Early morning tropical breezes and spectacular sunsets still waif through my mind of an unforgettable trip with all the females in my family. Daughter, granddaughters, great granddaughters and spices of my grandsons took off for one of those family adventures we are so famous for doing…
Walks, swimming, and shopping filled our days. Whales breached, porpoises and turtles gave rise to stimulate our senses as we basked on the sun-soaked sandy beaches. A day of driving found spectacular – almost hidden coastlines, along the upper west side of Maui that still haunt the sole of this adventurer wanting to explore more!
Everywhere we went, we saw flowers of every shape, size and color. Oft times, one of my great granddaughters would sport a pretty flower in her hair as we walked along groomed landscaping. As cute as she looked, the condition of the plants disturbed me. It seemed the “look” was to shear the plants into boxed or ball shapes. This practice meant flowers were cut into pieces to conform to a desired shape.
|Right plant, right place|
Let’s face it, some plants are meant to hedge, while others will eventually suffer as seen with this hibiscus. Throughout our journey, we witnessed reoccurring sheared plants found chopped into to specific confined shaped despite their natural growth patterns. For example, bougainvillea is a climber naturally reaching for the the sky or billowing over the landscape terrain and showing off brilliant intense shaded brackets that stun the eye. Yet viewed, these spectacular climbers were reduced to four foot hedges that lined the sidewalks. Given the thorns on this plant, I can understand the need to keep it pruned, however there are so many plants that would perform as well without the need to butcher the plant into conformity.
We did observe a small leaf hedge with random tiny white flowers that responded well to shearing. The fragrance of the flower filled the air around it and made it impossible to go forward without seeking out the source of such sweetness. If I had to venture a guess, I would put this in the jasmine family. I know some of you will come back with the botanical name. Do I have any takers out there???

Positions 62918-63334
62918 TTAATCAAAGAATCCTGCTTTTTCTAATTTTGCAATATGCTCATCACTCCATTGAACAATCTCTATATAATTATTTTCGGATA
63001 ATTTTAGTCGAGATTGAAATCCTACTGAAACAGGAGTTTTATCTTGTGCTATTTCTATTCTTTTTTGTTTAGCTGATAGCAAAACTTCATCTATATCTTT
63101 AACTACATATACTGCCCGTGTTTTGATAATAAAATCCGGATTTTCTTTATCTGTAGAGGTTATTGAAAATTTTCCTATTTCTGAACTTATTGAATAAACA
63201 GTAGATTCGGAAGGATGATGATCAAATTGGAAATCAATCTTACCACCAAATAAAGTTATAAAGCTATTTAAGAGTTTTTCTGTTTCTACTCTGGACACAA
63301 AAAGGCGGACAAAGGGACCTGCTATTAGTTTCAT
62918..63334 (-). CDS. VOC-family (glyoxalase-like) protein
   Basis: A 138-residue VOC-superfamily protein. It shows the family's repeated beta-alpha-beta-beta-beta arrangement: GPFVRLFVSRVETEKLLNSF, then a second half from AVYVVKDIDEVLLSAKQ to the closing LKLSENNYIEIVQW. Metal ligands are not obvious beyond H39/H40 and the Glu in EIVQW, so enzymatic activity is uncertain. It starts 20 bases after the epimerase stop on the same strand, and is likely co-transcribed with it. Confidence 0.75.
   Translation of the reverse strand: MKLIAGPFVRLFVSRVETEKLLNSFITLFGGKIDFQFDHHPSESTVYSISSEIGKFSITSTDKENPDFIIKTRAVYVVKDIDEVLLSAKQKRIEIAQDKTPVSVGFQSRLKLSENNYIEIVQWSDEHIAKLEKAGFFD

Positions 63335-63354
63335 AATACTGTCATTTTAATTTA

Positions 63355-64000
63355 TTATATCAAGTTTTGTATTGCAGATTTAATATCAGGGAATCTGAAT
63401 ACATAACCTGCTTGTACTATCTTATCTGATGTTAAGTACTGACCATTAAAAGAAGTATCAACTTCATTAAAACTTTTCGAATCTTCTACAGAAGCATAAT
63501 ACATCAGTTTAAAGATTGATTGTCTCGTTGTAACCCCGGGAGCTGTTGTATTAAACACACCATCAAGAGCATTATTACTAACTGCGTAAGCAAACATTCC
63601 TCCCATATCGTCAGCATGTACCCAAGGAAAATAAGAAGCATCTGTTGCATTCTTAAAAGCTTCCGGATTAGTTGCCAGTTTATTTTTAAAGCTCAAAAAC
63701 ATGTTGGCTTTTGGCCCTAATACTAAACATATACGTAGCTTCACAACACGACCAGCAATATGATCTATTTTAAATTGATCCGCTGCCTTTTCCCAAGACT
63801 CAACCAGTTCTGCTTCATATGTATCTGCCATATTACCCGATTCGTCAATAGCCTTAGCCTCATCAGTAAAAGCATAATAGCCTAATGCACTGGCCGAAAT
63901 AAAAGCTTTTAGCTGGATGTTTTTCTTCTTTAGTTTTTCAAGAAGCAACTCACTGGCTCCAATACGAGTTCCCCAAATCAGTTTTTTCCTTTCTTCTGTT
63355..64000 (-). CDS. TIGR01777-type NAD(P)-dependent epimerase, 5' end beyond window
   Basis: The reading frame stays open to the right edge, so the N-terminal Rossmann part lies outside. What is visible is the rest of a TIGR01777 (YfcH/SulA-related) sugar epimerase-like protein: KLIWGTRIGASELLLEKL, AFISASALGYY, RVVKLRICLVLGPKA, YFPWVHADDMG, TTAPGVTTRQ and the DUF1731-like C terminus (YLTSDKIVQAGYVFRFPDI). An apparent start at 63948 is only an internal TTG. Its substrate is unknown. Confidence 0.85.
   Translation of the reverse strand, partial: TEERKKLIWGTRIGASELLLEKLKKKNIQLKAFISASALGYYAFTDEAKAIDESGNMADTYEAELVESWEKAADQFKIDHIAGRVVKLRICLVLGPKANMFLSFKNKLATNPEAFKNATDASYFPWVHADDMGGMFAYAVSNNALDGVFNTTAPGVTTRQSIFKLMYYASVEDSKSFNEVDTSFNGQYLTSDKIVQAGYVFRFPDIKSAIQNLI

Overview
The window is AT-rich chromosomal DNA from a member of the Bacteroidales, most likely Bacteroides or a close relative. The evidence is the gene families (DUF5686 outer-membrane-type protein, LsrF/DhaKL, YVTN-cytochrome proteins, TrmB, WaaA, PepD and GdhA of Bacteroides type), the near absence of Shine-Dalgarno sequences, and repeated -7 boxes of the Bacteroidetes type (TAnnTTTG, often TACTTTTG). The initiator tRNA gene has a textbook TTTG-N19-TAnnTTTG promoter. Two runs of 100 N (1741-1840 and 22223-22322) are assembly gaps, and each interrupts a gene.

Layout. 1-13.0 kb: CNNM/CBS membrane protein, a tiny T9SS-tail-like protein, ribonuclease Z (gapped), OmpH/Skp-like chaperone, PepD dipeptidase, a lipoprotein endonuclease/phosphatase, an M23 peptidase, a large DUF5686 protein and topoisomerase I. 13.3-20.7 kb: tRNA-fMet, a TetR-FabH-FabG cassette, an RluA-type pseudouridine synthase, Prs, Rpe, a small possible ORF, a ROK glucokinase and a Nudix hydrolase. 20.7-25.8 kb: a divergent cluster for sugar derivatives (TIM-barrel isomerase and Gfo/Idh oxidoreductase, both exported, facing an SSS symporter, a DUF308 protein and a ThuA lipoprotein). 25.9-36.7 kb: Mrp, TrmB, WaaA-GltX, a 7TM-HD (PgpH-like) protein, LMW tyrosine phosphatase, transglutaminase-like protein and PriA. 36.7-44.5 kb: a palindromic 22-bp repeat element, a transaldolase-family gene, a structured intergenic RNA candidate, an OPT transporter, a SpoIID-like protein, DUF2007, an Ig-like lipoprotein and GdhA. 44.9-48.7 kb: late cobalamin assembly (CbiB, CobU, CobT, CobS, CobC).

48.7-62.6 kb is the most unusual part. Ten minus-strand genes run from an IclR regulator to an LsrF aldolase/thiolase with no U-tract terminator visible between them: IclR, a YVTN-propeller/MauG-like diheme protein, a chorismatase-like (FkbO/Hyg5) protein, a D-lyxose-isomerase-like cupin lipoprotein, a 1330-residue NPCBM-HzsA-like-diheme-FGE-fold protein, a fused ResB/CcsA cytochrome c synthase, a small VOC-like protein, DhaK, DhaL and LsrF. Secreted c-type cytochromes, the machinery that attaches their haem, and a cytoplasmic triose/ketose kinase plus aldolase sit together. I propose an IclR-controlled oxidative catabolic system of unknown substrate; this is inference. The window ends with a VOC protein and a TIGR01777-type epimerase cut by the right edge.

The more I saw, the more I was lead to share the lesson learned about placing plants in the landscape. First seek out as much information as you can about the plant before purchasing or placing it in the ground. Give a plant room to grow into its natural shape unless you are striving for topiary as seen in places like Disneyland. Be certain the plant will grow in your USDA planting zone. Check that it is compatible with the micro climate where it is placed. Is it a sun lover or does it prefer shade? Does it require drought conditions, good drainage and rich loamy soil? If purchasing trees, make certain there aren’t power lines directly over head. This practice of putting the right plant in the right place will save a lot of gardening time and find plants thriving with minimal effort on the part of the gardener. Admittedly, the landscaped areas left this visitor sorry for the unnatural growing conditions found in the urban settings.
Alas, even “island time” comes to an end. The pounding of waves along the shoreline are captured on our cell phones and cameras. Bits of sand seemed to have lodged into suitcases as we unpacked upon our arrival home, yet photos may be forgotten, and the sand will be swept away, it will be the memories that long remain in our hearts.
Have a great weekend. Aloha….